EMM Group Opens The General, A Sure-Fire Hit

I’ve was invited to the friends and family opening of The Generalthe new restaurant from EMM Group at Bowery and Spring. EMM is Eugene Remm, Mark Birnbaum, and Michael Hirtenstein. They are the force behind Abe & Arthur’s, CATCH, CATCH Roof, CATCH Miami, Lexington Brass, SL, SL East, Tenjune, Chandelier Room, Revel Nightlife, FINALE, and Bow, and lots of other stuff. Bow and Finale are the other parts of the Spring and Bowery space that once housed Boulevard and Crash Mansion. Executive chef Hung Huynh of Top Chef fame offers up modern Asian cuisine in a red-chaired gilded wallpapered paradise. All the inside-info is here.

Opening up this time of year is interesting. Most operators look to open in the early or late stages of spring or fall, and with 300 seats, there will be a lot of kinks to be worked out. Groups like EMM have fewer kinks than most.  Opening now allows the place to hit its stride as the nice weather and affluent snowbirds return. They can do no wrong in my book. The General stretches the Bowery strip from its previous above-Houston Street border where joints like Daniel Boulud’s DBGB, Gemma, Peels and many others serve neighborhood residents and well-heeled visitors. This is not the Bowery of my youth. Little Steve Lewis trivia: my great uncle was one of the famed Bowery Boys.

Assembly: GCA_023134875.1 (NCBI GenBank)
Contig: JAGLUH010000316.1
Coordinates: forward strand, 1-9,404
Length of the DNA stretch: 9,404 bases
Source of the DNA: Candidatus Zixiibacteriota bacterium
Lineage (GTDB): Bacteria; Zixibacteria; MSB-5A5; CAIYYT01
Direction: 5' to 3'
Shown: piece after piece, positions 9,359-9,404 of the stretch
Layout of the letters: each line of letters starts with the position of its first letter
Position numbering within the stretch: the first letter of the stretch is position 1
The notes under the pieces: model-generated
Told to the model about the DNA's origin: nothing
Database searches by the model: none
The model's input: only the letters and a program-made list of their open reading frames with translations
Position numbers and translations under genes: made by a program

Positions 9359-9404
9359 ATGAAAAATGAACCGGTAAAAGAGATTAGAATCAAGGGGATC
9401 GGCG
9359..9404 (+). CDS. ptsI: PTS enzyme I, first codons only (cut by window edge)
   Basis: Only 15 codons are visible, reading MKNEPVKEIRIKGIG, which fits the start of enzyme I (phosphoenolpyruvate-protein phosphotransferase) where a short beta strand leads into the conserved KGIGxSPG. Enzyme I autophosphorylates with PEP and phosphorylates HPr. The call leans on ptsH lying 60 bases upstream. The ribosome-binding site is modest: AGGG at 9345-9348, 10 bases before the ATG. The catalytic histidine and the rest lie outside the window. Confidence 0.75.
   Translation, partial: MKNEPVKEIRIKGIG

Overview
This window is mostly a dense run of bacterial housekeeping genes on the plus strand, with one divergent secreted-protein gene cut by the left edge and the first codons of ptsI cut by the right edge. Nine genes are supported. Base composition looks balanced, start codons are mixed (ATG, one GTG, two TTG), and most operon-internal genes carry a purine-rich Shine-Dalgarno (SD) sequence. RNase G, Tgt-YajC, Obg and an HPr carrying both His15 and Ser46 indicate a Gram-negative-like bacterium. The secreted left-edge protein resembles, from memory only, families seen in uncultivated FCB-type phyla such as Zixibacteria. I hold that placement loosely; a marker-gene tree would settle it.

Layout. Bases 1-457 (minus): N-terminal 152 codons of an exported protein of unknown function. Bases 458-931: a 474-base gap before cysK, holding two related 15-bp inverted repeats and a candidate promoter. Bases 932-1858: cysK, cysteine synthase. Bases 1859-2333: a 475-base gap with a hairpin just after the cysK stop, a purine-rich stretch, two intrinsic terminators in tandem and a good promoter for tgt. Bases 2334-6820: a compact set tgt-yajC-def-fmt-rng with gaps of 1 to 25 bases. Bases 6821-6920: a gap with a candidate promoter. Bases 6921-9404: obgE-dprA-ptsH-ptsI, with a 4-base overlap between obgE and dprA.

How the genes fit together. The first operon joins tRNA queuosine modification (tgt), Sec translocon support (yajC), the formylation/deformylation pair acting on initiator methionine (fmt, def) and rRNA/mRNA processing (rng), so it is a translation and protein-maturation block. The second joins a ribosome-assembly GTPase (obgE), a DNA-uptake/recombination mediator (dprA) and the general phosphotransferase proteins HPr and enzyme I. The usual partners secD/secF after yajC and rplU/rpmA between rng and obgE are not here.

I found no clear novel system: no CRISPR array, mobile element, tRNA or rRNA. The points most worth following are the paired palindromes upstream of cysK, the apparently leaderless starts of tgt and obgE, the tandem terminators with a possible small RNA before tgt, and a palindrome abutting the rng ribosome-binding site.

Most clubs reported near-normal attendees for the week after New Year’s but much lower revenues. People went out but seemed to be tapped or burnt out.  For all except for the very top operators, New Year’s Eve is a loss when you account for the naturally slower nights preceding it and the after-effects. I’m still beat up from all the rushing around, and Christmas bills are still being paid. Getting me out requires special coaxing.

Many people obviously get terribly drunk on New Year’s Eve and try hard to slow it down for a couple of weeks. Then there are those resolutions which often include a step back from the boozing. My resolutions always end in a vow to break all my resolutions ASAP. We are still enjoying tourist dollars, but those will fade away as vacation bucks tend to fly to warmer climates this time of year. The cold keeps people in and, well, you get the idea.

EMM group is way ahead of this game. They have a built-in clientele that’s enamored with all their other joints. CATCH is still more than killing it, and the word "NEW" is always a sure draw. The General, a NEW offering from an established hospitality group enters as a sure thing. I’ll keep you posted.

Industry Insiders: Mark Birnbaum, Hospitality Honcho